17 March 2005

Undersea earthquake moved islands

Three popular beach resorts were among seven islands on India's Andamans archipelago that shifted southwestwards when a giant earthquake hit on December 26, geologists said on Wednesday.

The state-run Centre for Earth Science Studies (CESS) found that six inhabited islands and one which boasts a volcano had moved "a few metres" after the undersea quake that triggered deadly tsunamis.

"Preliminary estimates from the GPS (global positioning satellite systems) survey around Andaman and Nicobar suggest the islands have shifted southwestward by a few metres," CESS seismologist CP Rajendran told reporters.

"Also some parts of the Andaman and Nicobar islands subsided and some got uplifted," the study said, adding that eastern districts of the Andamanese capital Port Blair sank deeper into the sea after the tremors shook the 550 volcanic islands.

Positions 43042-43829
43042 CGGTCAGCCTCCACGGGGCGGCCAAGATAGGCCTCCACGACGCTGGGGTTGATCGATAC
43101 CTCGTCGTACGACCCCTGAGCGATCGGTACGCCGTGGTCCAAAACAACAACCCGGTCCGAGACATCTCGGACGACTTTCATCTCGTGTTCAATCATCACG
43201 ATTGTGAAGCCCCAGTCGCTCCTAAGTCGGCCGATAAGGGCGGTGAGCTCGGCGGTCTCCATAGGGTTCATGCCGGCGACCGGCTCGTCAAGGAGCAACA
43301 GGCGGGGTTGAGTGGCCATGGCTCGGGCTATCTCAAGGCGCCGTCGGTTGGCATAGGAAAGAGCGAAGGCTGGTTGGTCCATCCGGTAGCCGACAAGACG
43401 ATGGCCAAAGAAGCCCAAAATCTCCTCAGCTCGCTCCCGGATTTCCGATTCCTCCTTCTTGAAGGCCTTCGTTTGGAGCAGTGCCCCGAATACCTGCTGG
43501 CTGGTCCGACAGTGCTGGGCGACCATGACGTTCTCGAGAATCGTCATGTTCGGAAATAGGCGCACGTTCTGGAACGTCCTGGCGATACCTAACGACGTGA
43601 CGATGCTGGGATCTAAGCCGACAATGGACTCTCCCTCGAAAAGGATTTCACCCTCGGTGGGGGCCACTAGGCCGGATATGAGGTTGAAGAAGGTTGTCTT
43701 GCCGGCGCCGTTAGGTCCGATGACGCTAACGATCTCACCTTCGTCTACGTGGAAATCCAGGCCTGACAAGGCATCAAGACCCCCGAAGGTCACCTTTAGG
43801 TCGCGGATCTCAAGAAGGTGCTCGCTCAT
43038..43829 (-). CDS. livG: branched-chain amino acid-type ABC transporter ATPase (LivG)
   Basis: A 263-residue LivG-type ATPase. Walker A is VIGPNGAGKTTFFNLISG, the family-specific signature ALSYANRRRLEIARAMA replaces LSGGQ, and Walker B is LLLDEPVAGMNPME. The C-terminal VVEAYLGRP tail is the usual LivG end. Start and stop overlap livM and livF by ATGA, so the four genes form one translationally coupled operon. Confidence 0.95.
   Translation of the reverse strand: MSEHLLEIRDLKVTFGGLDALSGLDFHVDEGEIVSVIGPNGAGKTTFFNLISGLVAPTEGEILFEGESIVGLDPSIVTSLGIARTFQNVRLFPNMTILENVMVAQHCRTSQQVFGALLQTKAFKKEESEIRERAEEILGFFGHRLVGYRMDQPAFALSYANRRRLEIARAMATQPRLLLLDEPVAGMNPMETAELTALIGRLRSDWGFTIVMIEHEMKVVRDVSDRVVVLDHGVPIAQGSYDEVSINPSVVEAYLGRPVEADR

In contrast, the western coast of the North Sentinel Island, home to Stone Age tribal aborigines, rose by half a metre.

More than 2 000 poeple died and 5 640 others are still listed as missing on the archipelago.

The tsunamis killed more than 16 000 people in India and more than 273 000 around the Indian Ocean region, from Indonesia to East Africa.

The giant waves also wiped out 239 000 homes, wrecked 84 000 boats and destroyed 22 750 hectares of crops in India, junior home minister S. Regupathy told parliament on Wednesday.


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